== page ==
What Medical Expenses Your FEHB Plan Covers

Our cost comparisons cover medical, hospital, dental, and prescription drug costs. They show how you are likely to fare under every national and local plan available to Federal employees. We show how each plan handles various levels of financial risk for you.

Our cost ratings tell you how much you are likely to pay for premiums and out-of-pocket (unreimbursed) medical expenses added together. The tables assume that your bills might be for almost any type or size of expense, including:

  • Hospital room and board for surgical or medical care for any illness;
  • Other types of hospital services (operating room, anesthesia);
  • Surgery, in or out of a hospital;
  • Diagnostic tests, X-rays, and lab tests in or out of a hospital;
  • Doctor visits in or out of a hospital when you are ill;
  • Mental health treatment, outpatient and inpatient;
  • Mammograms, Pap smears, and routine immunizations;
  • Maternity, even if you are in a self-only plan;
  • Emergency care in or out of a hospital;
  • Prescription drugs, including insulin and syringes for diabetics;
  • Nursing care after an illness;
  • Chemotherapy and radiation therapy;
  • Physical and rehabilitation therapy;
  • Cosmetic ("plastic") surgery or oral surgery-only after an accident;
  • Dental care;
  • Preventive care including physical examinations and vaccines; and
  • All of these expenses are covered even if you have a preexisting condition or are hospitalized on the date when your enrollment begins.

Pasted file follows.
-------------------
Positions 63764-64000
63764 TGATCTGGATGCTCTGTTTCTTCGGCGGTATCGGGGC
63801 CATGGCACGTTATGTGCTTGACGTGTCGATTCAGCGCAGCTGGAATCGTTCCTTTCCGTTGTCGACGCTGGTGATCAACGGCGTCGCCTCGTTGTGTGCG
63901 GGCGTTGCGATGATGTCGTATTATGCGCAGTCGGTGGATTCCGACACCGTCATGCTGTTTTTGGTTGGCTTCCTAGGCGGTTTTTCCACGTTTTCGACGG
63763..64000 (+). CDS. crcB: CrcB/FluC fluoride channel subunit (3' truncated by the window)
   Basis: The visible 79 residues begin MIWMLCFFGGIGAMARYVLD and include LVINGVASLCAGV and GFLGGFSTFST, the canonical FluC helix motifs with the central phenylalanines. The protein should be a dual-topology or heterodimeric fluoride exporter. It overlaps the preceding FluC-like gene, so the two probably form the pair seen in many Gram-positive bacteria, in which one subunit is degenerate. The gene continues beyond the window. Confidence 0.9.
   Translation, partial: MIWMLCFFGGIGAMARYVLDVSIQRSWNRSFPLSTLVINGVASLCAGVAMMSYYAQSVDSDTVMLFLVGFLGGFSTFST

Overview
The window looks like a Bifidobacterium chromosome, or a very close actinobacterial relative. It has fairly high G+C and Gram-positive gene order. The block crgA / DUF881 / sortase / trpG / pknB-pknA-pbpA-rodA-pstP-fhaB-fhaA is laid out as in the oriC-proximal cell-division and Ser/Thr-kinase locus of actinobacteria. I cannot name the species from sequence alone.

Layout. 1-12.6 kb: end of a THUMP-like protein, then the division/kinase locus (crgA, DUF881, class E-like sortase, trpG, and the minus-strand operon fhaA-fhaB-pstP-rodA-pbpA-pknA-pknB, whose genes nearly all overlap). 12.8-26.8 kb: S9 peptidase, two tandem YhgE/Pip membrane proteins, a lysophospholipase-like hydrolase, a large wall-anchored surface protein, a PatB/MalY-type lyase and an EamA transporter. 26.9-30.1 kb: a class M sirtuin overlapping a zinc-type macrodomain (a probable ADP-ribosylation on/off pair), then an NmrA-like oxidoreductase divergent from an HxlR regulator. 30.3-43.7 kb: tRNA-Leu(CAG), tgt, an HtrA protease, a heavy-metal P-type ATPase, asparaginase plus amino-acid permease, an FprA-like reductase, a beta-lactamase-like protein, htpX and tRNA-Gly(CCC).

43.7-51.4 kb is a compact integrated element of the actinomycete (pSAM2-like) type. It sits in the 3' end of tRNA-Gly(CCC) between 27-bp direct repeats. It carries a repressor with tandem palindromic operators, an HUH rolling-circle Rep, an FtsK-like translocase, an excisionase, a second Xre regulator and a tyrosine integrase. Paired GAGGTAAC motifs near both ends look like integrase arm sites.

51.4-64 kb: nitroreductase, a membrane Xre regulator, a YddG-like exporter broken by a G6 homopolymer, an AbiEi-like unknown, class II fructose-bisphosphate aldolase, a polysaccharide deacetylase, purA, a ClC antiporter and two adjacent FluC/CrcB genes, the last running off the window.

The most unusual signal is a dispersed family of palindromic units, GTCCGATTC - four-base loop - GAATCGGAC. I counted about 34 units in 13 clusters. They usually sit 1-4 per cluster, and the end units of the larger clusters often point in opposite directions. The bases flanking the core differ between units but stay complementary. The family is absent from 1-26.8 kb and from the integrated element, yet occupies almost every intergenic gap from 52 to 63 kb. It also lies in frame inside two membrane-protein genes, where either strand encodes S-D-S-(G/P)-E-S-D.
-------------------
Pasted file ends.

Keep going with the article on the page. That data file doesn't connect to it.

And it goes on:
All plans cover routine exams without deductibles or copayments. Only some plans cover dental care. And most plans expose you to significant out-of-pocket costs, such as not including all prescription drugs in their formularies. Even among plans that cover all services generously, however, there are always some limitations, such as coinsurance and deductibles. Our tables take the major benefit limitations such as these into account in estimating costs. However, we cannot deal with every single coverage nuance or difference (such as which organs are eligible for transplantation, which models of particular medical devices are covered, or which specific medicines are covered). Nor can we assure that all plans will make identical medical necessity decisions in close cases—and they won't. Nor can we reflect extra benefits the plan may provide if, for example, it can save money by giving you more home nursing than its normal limitation on this benefit.